Bluffs and the Fair Game
Enough philosophy. Here's the target of today's analysis:
I have a penchant for cheap creatures and cards that foster interesting play patterns, and Emmara, Soul of the Accord is both. She's abstractly powerful too, according to lessons learned way back with Magic 2015.
Cards with the ability to produce a token creature every turn cycle have long been a Magic mainstay. For the most part though, they have either been quite expensive or have required additional payments of mana for every token. Goblin Rabblemaster was neither of these things, and the card terrorized Standard.
I'm sure many of you who are primarily familiar with Goblin Rabblemaster from Modern and Legacy are unsure about the comparison I'm making here. Rabblemaster has quietly snuck into the non-rotating formats, and its role in them is as the fastest possible clock in a single card. There's no world in which Emmara, Soul of the Accord will ever be filling that same role; her kill just isn't fast enough. But that wasn't Rabblemaster's primary role during its time in Standard, either.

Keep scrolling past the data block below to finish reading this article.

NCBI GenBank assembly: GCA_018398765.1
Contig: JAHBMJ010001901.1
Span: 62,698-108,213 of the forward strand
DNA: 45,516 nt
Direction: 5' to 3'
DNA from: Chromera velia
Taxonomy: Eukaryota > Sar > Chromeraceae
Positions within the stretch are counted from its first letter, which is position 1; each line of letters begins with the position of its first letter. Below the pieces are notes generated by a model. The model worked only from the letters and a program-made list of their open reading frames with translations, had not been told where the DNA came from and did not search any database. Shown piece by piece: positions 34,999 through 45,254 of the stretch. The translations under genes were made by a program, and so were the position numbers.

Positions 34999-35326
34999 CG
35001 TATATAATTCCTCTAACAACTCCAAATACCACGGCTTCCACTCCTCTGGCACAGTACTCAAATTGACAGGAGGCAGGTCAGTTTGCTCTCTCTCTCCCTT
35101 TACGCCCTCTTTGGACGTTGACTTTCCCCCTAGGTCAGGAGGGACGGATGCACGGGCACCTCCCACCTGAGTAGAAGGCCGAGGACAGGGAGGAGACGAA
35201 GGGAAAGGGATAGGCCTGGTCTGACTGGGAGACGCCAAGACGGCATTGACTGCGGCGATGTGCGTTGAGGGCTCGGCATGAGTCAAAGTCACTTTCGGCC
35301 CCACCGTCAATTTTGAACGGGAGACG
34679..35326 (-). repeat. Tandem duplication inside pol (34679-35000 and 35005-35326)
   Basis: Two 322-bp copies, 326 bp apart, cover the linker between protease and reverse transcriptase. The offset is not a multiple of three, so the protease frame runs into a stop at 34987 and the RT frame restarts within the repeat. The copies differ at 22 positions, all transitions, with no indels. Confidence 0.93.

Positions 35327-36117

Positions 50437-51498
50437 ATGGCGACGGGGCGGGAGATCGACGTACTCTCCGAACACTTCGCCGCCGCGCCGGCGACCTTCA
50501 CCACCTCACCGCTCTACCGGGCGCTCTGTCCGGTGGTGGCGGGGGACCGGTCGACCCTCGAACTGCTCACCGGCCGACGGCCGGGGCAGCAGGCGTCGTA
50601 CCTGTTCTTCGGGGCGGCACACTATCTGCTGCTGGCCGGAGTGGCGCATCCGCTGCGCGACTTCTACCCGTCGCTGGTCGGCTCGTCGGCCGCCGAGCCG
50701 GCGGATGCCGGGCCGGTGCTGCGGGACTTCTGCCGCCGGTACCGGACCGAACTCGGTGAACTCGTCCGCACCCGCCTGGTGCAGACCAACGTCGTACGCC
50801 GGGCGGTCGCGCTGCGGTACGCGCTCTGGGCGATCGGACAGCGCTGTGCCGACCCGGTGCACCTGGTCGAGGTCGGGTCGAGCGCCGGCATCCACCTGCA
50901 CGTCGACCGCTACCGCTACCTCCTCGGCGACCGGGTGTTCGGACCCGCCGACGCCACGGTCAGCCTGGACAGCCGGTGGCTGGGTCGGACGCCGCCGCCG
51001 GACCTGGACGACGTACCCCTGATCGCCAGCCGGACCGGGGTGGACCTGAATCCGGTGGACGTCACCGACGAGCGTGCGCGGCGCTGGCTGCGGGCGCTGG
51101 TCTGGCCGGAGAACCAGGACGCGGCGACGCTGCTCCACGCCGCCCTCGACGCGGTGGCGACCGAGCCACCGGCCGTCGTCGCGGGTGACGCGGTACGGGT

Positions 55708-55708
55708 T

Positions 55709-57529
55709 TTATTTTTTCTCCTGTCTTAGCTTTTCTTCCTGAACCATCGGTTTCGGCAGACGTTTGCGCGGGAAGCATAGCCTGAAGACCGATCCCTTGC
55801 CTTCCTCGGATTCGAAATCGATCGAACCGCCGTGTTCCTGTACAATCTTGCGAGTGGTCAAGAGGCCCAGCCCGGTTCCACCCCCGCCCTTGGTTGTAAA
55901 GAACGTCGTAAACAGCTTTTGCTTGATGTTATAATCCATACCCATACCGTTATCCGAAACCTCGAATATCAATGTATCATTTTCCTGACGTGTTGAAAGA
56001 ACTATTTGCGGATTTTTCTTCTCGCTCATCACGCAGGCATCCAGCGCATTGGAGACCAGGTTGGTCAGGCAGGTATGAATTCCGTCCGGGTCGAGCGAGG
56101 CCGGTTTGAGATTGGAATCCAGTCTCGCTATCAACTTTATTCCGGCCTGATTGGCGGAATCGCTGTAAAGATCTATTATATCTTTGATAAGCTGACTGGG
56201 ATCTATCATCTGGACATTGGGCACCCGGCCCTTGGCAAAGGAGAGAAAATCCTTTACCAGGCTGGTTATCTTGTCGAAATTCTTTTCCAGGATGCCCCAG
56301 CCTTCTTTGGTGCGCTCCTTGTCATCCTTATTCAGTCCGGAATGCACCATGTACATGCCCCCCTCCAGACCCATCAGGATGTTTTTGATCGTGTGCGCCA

Don't get me wrong: Goblin Rabblemaster was still exceptionally good at punishing opponents who stumbled. But Standard tends to be too creature-centric for an unopposed Rabblemaster to be the rule and not the exception, and that was certainly the case throughout Rabblemaster's time in the format. Instead, Rabblemaster often served as a glorified token maker. Much work was put into sequencing Rabblemaster in such a way to make the first token or two live, and the ability of Stoke the Flames to stop your tokens from attacking, and thus keep them around, was highly prized.
Emmara, Soul of the Accord is a new take on this passive kind of continual token making at a cheap cost, and she'll be in Standard side-by-side with Goblin Rabblemaster 2.0, Legion Warboss. Of course, Emmara makes tokens substantially differently than either Rabblemaster variant, and the difference in how Emmara and Legion Warboss end up performing ought to be quite instructive.
The key difference between Emmara and Goblin Rabblemaster / Legion Warboss is that Emma risks herself to make a token while the others risk only the token. She is the attacker, not the token, and that makes a world of difference.